The drawbacks of CM in determining blast cell percentage make immunohistochemical analysis and flow cytometry analysis with CD34 especially helpful when there is hypocellular BM or fibrosis, which often causes underestimation of BP in smears (13). Another important point is identifying CD34-positive cell clusters by IHC in the BM, which are reported to have prognostic importance for progression to AML (20,21). The European LeukemiaNet recommends the evaluation of CD34-positive cells in BM biopsy as a standard diagnostic tool in the approach to MDS (22). As for the use of FCI in the evaluation of BP in BM, while some studies show that FCI detects a lower number of blasts than CM (23,24), newer studies report a strong correlation between FCI and CM (14-16). In their multicenter study, Font et al. (25) investigated the reproducibility of CD34-positive cell count by FCI. They found an overall excellent agreement on CD34-positive cell count among participants and concluded that the standardization of routine flow cytometry laboratory practices is mandatory (25). In a more recent study, Johansson et al. (26) reported excellent concordance between seven cytometrists in myeloid progenitor cell count, concluding that FCI offers a reliable diagnostic and prognostic measurement in MDS patients.

Previous studies have shown varying results regarding the correlations between CM-IHC and CM-FCI. Hodes et al. (27) assessed the accuracy of blast cell quantification in 16 BM samples containing varying numbers of CD34-positive blasts. There was a poor correlation (R2=0.52) between CM BP and trephine biopsy BP stained with CD34. A good correlation was demonstrated between the number of blasts determined by FCI and IHC (R2=0.81). Recent research by Saft et al. (28) determined CD34+ blast counts in 132 BM biopsies by IHC and compared them with those obtained by CM and FCI. In the CM-IHC comparison, Pearson’s r correlation was 0,728 and in the CM-FCI comparison, Pearson’s r correlation was 0,782. The correlation between CM-IHC and CM-FCI was slightly higher in this study than in the study by Saft et al. (28); which may be attributable to the difference between case numbers. Their study also found that 17% of patients had higher blast counts by IHC compared to CM, which affected subclassification in MDS. However, in our study 7.4% of the cases were moved to one upper BP group with either IHC or FCI, whereas 13.2% of all cases were classified in one lower BP group. This difference highlights the importance of material adequacy, preparation quality, and interobserver variability in CM.

Study Limitations

There is a limitation to this study in that only CD34-positive cases were included; however, it is known that not all blasts express CD34. In addition, future studies implementing clinical and survival data will be very useful in determining the most accurate approach in this regard.


An overall strong correlation was observed between CM, IHC, and FCI in determining the BM blast counts in MDS and AML. In one-fifth of the cases, the BP groups determined by the three methods were different, and this difference led to diagnostic and prognostic classification changes. Therefore, the combination of these three methods will be the most accurate and reliable approach in terms of patient management when determining the BM BP that has diagnostic and prognostic importance.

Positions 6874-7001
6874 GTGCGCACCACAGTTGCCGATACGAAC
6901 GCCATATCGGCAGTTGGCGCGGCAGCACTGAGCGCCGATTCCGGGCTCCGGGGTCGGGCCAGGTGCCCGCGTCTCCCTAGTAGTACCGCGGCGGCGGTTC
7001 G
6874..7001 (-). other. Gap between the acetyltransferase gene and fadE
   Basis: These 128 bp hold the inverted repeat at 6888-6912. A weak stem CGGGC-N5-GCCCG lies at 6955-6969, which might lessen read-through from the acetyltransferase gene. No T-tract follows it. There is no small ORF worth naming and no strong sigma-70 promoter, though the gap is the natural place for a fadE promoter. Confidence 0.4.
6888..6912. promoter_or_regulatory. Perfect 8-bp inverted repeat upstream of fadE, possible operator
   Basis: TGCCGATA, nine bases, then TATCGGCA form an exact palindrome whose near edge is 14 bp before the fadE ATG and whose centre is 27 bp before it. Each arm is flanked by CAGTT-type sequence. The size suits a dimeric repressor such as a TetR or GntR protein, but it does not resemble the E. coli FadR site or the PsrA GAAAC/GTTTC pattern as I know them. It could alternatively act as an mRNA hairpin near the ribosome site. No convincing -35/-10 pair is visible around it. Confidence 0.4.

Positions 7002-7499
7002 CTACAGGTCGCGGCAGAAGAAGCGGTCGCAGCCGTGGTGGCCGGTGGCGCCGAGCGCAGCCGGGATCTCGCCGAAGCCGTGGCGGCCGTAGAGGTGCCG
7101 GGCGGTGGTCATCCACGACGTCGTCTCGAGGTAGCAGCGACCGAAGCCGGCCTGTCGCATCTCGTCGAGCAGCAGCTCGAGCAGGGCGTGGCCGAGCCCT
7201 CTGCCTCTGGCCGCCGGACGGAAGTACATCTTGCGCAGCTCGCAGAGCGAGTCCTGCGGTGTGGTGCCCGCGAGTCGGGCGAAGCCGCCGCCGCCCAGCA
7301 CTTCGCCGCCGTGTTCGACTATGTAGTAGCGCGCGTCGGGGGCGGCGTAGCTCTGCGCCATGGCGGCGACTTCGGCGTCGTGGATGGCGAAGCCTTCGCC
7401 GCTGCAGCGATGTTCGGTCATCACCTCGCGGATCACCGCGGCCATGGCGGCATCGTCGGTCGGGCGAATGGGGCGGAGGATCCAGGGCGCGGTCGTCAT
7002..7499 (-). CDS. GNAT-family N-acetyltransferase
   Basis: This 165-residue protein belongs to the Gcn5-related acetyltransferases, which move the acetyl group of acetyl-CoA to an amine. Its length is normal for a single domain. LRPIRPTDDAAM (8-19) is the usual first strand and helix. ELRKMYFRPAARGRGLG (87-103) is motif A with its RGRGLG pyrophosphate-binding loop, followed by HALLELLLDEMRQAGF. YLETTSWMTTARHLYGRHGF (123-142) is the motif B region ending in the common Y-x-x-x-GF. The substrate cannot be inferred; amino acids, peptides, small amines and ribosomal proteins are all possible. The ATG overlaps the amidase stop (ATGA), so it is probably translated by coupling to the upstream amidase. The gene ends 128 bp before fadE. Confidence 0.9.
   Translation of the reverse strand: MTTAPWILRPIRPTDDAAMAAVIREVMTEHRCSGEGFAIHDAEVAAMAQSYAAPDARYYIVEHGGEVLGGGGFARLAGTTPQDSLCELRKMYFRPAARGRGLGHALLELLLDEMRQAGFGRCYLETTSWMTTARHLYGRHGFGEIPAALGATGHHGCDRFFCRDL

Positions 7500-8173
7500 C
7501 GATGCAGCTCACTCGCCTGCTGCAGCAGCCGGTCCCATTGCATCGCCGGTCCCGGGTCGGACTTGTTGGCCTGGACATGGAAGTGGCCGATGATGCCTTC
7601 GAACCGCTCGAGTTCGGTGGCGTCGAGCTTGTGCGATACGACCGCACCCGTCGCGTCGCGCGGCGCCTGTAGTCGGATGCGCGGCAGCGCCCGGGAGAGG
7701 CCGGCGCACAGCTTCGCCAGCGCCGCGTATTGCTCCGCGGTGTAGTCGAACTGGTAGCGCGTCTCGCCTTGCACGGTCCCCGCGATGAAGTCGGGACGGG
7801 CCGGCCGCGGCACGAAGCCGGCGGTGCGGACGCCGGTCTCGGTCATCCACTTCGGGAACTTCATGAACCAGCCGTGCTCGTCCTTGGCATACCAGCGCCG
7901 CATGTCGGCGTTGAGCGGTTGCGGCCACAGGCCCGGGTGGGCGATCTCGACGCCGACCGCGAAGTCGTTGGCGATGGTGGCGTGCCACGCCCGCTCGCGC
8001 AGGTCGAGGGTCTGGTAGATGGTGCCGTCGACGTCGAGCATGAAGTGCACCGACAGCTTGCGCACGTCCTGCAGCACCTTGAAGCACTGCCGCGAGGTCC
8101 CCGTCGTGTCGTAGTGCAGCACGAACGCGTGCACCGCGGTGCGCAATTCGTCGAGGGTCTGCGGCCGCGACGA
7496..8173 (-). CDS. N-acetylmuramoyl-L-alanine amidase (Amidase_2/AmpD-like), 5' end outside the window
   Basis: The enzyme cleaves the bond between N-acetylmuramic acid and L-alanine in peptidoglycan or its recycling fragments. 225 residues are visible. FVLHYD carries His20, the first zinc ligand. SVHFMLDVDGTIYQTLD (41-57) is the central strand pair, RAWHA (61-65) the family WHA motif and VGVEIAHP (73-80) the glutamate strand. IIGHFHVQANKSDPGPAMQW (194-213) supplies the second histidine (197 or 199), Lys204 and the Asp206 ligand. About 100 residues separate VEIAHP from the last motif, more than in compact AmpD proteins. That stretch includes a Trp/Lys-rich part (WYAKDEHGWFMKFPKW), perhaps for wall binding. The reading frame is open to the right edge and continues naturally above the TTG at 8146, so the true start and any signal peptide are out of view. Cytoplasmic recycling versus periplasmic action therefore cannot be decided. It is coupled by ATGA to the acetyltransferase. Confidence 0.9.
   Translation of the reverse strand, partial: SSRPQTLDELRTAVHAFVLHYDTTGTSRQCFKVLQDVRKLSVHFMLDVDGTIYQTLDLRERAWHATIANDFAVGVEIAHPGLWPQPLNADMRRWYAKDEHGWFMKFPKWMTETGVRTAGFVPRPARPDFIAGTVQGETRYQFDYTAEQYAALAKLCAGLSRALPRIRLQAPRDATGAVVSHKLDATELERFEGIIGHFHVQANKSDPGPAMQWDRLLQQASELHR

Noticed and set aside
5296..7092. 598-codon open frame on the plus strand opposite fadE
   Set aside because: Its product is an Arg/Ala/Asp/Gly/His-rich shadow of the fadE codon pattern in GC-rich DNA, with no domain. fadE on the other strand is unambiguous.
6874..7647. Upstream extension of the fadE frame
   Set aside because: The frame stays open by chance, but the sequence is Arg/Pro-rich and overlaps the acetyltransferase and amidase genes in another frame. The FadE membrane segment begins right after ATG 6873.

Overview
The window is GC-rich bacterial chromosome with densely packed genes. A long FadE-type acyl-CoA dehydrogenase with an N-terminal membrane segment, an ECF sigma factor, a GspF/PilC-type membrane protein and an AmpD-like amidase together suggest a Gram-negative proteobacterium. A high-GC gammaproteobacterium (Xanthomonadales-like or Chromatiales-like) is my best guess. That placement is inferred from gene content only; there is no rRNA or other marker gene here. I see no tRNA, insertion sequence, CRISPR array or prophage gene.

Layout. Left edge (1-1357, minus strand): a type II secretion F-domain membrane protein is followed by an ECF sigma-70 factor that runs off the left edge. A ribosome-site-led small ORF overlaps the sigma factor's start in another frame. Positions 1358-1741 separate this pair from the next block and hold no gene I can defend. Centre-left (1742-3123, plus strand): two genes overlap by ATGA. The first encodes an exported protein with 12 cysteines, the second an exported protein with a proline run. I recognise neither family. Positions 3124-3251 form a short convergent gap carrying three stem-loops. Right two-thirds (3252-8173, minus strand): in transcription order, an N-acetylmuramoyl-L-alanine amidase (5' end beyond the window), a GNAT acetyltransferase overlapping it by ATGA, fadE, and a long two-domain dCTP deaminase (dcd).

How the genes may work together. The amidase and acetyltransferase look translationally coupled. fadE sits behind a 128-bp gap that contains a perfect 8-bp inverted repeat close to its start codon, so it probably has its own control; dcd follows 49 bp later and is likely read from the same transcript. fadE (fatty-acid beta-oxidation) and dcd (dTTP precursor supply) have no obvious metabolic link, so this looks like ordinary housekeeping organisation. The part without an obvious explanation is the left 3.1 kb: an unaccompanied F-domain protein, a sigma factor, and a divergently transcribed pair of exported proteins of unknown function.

Acknowledgements: The authors extend their sincere thanks to Professor Atilla Özkan from hematology department for his approval of this study and invaluable contributions. The authors also thank the staff of hematology department for their help in preparation of the bone marrow samples.

Ethics Committee Approval: Ethical approval for this study was obtained from the Yeditepe University Non-Interventional Clinical Studies Ethics Committee (decision number: E.83321821-805.02.03-147, date: 10.02.2023). The study protocol conformed to STARD and ethical guidelines established in the World Medical Association Declaration of Helsinki.

Informed Consent: Retrospective study.

Peer-review: Externally peer-reviewed.

Authorship Contributions: Surgical and Medical Practices - E.H.; Concept - E.H., F.Ö.; Design - E.H., F.Ö.; Data Collection or Processing - E.H.; Analysis or Interpretation - E.H., F.Ö.; Literature Search - E.H.; Writing - E.H.

Conflict of Interest: No conflict of interest was declared by the authors.

Financial Disclosure: The authors declared that this study received no financial support.

  1. Haematolymphoid tumours [Internet; beta version ahead of print].  WHO classification of tumours series, 5th ed; vol 11. Lyon (France): International Agency for Research on Cancer; 2022. [cited 2023/02/12].
  2. Zeidan AM, Shallis RM, Wang R, Davidoff A, Ma X. Epidemiology of myelodysplastic syndromes: Why characterizing the beast is a prerequisite to taming it. Blood Rev 2019; 34: 1-15.
  3. List AF, Vardiman J, Issa JP, DeWitte TM. Myelodysplastic syndromes. Hematology Am Soc Hematol Educ Program 2004: 297-317.
  4. Bennett JM, Catovsky D, Daniel MT, Flandrin G, Galton DA, Gralnick HR, et al. Proposals for the classification of the myelodysplastic syndromes. Br J Haematol 1982; 51: 189-99.
  5. Greenberg P, Cox C, LeBeau MM, Fenaux P, Morel P, Sanz G, et al. International scoring system for evaluating prognosis in myelodysplastic syndromes. Blood 1997; 89: 2079-88.